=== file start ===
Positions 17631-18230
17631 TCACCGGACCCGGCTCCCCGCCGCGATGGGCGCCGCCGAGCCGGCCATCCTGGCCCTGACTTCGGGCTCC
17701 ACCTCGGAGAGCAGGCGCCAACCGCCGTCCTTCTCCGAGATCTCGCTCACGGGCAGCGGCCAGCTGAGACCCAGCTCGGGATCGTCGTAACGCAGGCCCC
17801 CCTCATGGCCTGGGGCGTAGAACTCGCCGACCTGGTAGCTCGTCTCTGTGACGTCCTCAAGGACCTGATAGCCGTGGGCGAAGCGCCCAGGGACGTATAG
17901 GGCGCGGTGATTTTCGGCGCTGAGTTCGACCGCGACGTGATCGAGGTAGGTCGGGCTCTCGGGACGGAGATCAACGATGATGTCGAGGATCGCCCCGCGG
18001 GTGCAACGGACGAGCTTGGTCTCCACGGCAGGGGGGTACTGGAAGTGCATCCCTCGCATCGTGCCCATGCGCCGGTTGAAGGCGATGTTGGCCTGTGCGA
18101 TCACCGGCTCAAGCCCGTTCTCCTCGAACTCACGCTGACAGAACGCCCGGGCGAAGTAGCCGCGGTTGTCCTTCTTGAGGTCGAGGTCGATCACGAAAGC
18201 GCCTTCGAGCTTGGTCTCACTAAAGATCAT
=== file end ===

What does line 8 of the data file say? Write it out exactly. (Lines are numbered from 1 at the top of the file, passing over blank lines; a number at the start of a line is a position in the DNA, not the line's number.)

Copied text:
18201 GCCTTCGAGCTTGGTCTCACTAAAGATCAT